This is our Wildlife Conservation Blog & Call to Action dialog.
“A human being is a part of the whole called by us, universe, a part limited in time and space. He experiences himself, his thoughts and feelings as something separated from the rest, a kind of optical delusion of his consciousness. This delusion is a kind of prison for us, restricting us to our personal desires and to affection for a few persons nearest to us. Our task must be to free ourselves from this prison by widening our circle of compassion to embrace all living creatures and the whole of nature in its beauty.” –Albert Einstein
PRINTED IN THE EPOCH TIMES, April 11. 2015
AUTHOR: Cyril Christo
I write because my son learned to speak his first words looking at images of animals, and foremost among them, the African elephant, like a stalwart throne in the imagination of childhood. I write because a prayer has sounded for the life force of the planet. I write because my son learned to walk in the cradle of humankind in Kenya amazed by the elephantine mind. I write because childhood and the human soul is literally on the line.
In this second phase of the elephant genocide, after the loss of 500,000 elephants in the 1980’s, about 100,000 from 2010 to 2012 were slain in Africa where the GDP of its average citizens is 3% of what an American earns. The dustbowl of poverty, which incites poaching in Africa, is off the charts. My words may fall on deaf ears but I imagine that the newly wealthy in China have children and that these children will want to have something to offer their children in a generation’s time. I have seen my son amazed by the largest mammal ever to walk the earth in this time ambling by him at ten feet tall. Africans do not use or consume ivory except in very rare rites and rituals. The market fueled by Chinese demand and by Chinese nationals in Africa is in the process of obliterating herds of elephants so they can adorn their mantelpieces, to proudly show off to their neighbors that they have arrived. But in the process they are wreaking havoc on many countries like Kenya and the Congo where the forest elephant has been decimated and who depend on either tourism or foreign investment for their future.
In Africa there is a saying in Swahili “Ukiue Ndofu Utalaaniwa,” if you kill an elephant you will be cursed. In the drug trade, which the United States seems so bent on eradicating, tens of millions of dollars are spent to stop the dealers. The drug trade is not dependent on the fly infested carcasses of a newly gunned down elephant. Poppies can bloom once again. Coca leaves can photosynthesize once again. But annihilate the mother elephants and the tusked fathers of two-week old orphaned elephants, and it will take generations for elephants to rebuild their population. Terrified infant elephants roam without their parents. Millennia of genetic memory and culture have been shattered out of existence. Something we presumed unbreakable in the great chain of nature evolving has been shattered by human greed and avarice.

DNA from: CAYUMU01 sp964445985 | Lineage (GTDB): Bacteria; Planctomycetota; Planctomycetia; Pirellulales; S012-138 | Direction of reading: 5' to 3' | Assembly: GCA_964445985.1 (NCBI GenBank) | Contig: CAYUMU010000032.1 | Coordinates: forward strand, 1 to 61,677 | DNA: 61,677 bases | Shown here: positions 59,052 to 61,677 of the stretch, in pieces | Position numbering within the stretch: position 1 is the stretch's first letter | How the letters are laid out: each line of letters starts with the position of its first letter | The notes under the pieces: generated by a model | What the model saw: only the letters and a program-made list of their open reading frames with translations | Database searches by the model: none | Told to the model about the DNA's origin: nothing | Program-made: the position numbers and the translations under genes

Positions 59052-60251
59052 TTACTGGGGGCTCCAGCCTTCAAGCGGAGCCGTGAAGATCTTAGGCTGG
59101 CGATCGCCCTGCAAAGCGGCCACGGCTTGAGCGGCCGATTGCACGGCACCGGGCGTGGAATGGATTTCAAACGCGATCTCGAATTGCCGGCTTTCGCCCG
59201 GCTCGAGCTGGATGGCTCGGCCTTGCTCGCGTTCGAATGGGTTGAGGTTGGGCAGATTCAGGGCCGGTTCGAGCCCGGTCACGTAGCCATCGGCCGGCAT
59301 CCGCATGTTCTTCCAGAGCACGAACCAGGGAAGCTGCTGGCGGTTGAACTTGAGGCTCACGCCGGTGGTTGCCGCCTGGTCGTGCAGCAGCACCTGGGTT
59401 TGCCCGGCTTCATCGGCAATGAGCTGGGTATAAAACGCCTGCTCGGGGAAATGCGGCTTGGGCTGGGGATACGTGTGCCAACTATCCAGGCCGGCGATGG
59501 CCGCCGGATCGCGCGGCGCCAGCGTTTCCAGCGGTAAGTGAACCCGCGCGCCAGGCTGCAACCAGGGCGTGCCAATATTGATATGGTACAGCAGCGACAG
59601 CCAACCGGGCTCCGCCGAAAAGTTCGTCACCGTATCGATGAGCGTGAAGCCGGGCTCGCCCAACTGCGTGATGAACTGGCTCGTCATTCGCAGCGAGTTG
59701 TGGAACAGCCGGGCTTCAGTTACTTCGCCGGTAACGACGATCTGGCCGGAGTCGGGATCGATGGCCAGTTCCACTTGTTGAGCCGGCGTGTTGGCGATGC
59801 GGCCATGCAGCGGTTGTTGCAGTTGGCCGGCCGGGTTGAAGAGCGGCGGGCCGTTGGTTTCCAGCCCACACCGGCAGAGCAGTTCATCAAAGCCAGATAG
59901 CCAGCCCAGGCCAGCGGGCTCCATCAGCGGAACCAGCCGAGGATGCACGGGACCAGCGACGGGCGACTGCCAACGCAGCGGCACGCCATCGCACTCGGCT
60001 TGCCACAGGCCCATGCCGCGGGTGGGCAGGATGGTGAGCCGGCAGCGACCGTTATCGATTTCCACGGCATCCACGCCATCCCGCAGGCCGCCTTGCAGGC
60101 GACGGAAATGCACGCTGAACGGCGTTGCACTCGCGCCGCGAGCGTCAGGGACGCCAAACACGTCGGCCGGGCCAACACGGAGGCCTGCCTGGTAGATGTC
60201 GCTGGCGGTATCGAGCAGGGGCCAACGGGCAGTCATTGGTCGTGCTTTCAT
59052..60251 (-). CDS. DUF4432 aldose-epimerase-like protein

The elephant have helped our ancestors find water in times of drought for thousands of millennia.
— Cyril Christo, Photographer and filmmaker
In the process our place on earth is being uprooted. I believe if humanity cannot stop the ivory trade and do more than make public relation stunts that say that ivory will be banned for a year, when it should be outlawed, irrevocably and finally, forever, we could see elephants fading from many parts of Africa.
Even the children of poachers and kingpins of the ivory trade will have lost because for their children there will be nothing to hear rustling in the bush or in the outback of their imagination than the screams of their own loss. Other species will evaporate into thin air. We will have proven to children worldwide that adults care for nothing more than man made trinkets and the lucre of germ infested dollar bills. And they may eventually come to curse even their parents. It will send a cascade of irretrievable loss throughout the firmament of the biosphere and the life force of this irreplaceable planet will have been given a slow death sentence. The curse will be complete and money will mean very, very little indeed. If we cannot salvage the elephant and its giant pachyderm neighbor, the rhino, what on earth can we hold onto?